Richard Heis v (1) Financial Services Compensation Scheme Ltd

JurisdictionEngland & Wales
JudgeLord Justice McFarlane,Sir Colin Rimer,Lady Justice Asplin
Judgment Date11 June 2018
Neutral Citation[2018] EWCA Civ 1327
CourtCourt of Appeal (Civil Division)
Docket NumberCase No: A2/2018/1270
Date11 June 2018

[2018] EWCA Civ 1327





Mr Justice Hildyard

[2018] EWHC 1372 (Ch)

Royal Courts of Justice

Strand, London, WC2A 2LL


Lord Justice McFarlane

Lady Justice Asplin


Sir Colin Rimer

Case No: A2/2018/1270

(1) Richard Heis
(2) Michael Robert Pink
(3) Edward George Boyle
(1) Financial Services Compensation Scheme Limited
(2) Attestor Value Master Fund LP

David Allison QC and Alex Barden (instructed by Allen & Overy LLP) for Attestor Value Master Fund LP, the appellant

Daniel Bayfield QC and Adam Al-Attar (instructed by Weil, Gotshal & Manges (London) LLP) for Messrs Heis, Pink and Boyle, respondents

Mark Arnold QC and Marcus Haywood (instructed by Burges Salmon LLP) for Financial Services Compensation Scheme Limited, a respondent

Hearing date: 6 June 2018

Judgment Approved

Sir Colin Rimer



This expedited appeal is against Hildyard J's order of 25 May 2018 made in the Business and Property Courts of England and Wales (Insolvency and Companies List). The hearing before him was also expedited, the application having been issued on 23 March and heard over 15 to 17 May. Hildyard J gave permission to appeal and we heard the appeal on 6 June, with the demands of the case requiring our judgments to be delivered during the morning of 11 June. The appeal asks a question as to the interpretation of paragraph 3.1(e) in Section 2 of a company voluntary arrangement approved on 12 December 2017 (‘the CVA’) by the creditors and sole member of MF Global UK Limited (‘MFGUK’). In explaining the background I have gratefully drawn on the judge's full and careful judgment: [2018] EWHC 1372 (Ch).


The applicants, respondents to the appeal, are Richard Heis, Michael Pink and Edward Boyle. They are the joint special administrators of MFGUK and the joint supervisors of the CVA. They sought directions as to whether, and if so how, to proceed to the implementation of the CVA in light of what the judge called ‘the unexpected emergence of substantial claims’ filed since its approval. The need for such directions arose because the interpretation of the relevant provisions of the CVA were, the judge said, far from straightforward and the interests of two groups of CVA creditors were potentially in conflict. The applicants were neutral in the application; and they also expressed themselves as content to surrender to the court any discretion they may have in relation to the issues raised. They have adopted the same position on this appeal.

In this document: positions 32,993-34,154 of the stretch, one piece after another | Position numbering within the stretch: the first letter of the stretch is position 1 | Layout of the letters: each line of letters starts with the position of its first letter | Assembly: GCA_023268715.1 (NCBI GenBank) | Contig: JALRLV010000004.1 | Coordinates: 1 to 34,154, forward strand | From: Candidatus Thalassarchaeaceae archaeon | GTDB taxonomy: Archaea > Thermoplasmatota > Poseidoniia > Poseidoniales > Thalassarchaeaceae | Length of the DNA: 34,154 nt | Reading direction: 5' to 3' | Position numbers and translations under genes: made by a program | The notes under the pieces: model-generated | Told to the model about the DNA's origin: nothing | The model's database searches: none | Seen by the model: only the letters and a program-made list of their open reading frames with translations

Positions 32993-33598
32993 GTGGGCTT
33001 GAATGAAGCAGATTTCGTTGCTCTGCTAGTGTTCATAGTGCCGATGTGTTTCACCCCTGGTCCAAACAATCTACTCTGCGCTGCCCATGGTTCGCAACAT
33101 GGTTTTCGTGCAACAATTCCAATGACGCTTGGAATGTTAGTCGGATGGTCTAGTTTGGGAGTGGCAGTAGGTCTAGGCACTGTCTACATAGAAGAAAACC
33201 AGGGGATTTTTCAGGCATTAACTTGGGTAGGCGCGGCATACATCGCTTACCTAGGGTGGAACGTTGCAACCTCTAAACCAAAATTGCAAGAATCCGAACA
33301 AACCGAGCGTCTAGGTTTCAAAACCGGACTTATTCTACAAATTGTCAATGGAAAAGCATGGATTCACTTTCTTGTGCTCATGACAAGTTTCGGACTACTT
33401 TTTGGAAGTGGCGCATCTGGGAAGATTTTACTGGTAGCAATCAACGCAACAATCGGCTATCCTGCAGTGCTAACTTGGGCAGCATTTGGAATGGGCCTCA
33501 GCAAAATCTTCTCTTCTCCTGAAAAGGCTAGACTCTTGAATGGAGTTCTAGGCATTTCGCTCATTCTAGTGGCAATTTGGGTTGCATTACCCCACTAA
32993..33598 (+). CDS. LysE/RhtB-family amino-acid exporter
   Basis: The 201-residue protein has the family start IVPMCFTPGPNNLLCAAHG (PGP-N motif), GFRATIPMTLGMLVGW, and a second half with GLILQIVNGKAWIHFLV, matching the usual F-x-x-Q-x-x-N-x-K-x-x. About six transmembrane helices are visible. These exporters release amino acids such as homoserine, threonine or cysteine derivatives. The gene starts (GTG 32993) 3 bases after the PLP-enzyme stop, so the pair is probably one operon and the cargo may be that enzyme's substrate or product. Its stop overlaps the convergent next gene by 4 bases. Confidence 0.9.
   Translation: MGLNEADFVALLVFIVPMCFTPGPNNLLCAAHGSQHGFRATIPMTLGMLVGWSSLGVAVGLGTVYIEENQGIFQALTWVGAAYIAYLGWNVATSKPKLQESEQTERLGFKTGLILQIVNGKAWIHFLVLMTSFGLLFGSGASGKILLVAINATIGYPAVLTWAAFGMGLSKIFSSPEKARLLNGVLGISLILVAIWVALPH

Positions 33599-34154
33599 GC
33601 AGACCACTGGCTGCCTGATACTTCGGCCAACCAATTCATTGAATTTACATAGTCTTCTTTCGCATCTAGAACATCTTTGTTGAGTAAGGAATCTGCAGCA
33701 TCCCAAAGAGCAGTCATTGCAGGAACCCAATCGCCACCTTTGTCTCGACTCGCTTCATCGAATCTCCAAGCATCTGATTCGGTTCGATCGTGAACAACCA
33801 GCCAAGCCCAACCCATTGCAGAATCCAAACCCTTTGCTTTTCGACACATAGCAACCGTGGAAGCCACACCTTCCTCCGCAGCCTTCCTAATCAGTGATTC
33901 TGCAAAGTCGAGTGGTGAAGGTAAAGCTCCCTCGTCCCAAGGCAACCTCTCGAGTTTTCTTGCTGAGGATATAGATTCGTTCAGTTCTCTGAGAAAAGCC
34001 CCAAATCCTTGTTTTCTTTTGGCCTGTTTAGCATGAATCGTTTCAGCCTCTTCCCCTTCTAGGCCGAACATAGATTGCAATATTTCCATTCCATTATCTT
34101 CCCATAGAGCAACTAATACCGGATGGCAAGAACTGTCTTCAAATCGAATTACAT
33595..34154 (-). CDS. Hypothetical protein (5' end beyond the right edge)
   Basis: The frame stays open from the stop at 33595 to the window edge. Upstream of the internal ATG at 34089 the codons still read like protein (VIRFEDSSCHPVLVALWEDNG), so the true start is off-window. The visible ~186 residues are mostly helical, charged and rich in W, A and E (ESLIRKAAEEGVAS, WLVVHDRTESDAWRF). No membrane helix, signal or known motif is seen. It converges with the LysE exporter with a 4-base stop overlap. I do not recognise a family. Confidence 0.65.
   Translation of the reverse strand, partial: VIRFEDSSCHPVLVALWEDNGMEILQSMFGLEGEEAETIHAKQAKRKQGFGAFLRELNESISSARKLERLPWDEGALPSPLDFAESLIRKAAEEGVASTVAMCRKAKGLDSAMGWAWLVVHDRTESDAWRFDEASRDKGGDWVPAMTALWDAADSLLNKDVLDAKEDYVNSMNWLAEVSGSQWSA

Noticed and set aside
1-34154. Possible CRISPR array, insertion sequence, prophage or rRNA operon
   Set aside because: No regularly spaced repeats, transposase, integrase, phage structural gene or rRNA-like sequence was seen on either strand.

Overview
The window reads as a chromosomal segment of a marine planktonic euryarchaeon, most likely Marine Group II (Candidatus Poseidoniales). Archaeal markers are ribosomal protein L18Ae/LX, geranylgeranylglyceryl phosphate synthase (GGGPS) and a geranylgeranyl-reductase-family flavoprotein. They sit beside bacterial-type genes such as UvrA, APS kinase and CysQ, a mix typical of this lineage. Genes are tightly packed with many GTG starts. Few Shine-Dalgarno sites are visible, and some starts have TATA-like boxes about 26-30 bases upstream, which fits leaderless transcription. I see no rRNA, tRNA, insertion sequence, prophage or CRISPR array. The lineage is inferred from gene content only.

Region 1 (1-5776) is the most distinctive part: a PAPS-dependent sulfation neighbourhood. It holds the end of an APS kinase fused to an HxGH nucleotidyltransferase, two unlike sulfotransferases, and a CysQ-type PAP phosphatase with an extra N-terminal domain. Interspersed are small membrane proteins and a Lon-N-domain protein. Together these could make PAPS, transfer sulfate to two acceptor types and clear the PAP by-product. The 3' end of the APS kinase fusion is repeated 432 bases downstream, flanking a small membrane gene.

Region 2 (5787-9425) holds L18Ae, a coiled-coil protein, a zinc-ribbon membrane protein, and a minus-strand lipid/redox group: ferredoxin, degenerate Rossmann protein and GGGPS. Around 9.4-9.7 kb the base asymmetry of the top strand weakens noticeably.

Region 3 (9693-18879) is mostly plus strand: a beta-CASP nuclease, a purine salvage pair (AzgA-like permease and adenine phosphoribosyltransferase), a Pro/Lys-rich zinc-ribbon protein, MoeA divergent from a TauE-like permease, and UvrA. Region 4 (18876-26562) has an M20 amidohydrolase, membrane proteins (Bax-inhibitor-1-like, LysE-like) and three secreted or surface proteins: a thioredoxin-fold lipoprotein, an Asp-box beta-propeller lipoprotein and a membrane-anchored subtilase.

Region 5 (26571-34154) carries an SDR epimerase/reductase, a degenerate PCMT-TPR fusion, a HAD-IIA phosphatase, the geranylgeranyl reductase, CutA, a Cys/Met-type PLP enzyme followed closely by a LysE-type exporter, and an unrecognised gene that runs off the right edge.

The main debate was argued by the respondent court-appointed representatives of the two groups of creditors: (i) the Financial Services Compensation Scheme (‘the FSCS’), representing a large class of ‘Exiting Creditors’; and (ii) Attestor Value Master Fund LP (‘Attestor’), acting by its investment manager, Attestor Capital LLP, representing a small class of ‘Participating Creditors’.


Paragraph 3 of Section 2 of the CVA imposed five conditions precedent to the coming into effect of the CVA, each of which had to be satisfied for it to do so. The critical condition is that in paragraph 3.1(e): the other four conditions have all been met. The questions for the judge were: (1) whether, in light of the emergence, and continuing existence, after a defined ‘Challenge Period’ of the disputed claims, the administrators should confirm ‘that this should not preclude the CVA from becoming effective’ (the relevant words in paragraph 3.1(e)); (2) whether the supervisors should waive the need for satisfaction of the paragraph 3.1(e) condition (as they were empowered to do by the opening words of paragraph 3.1); and (3) whether the supervisors should determine that the disputed claims were a material impediment to the implementation of the CVA (a question arising under paragraph 27.1(c) of Section 2).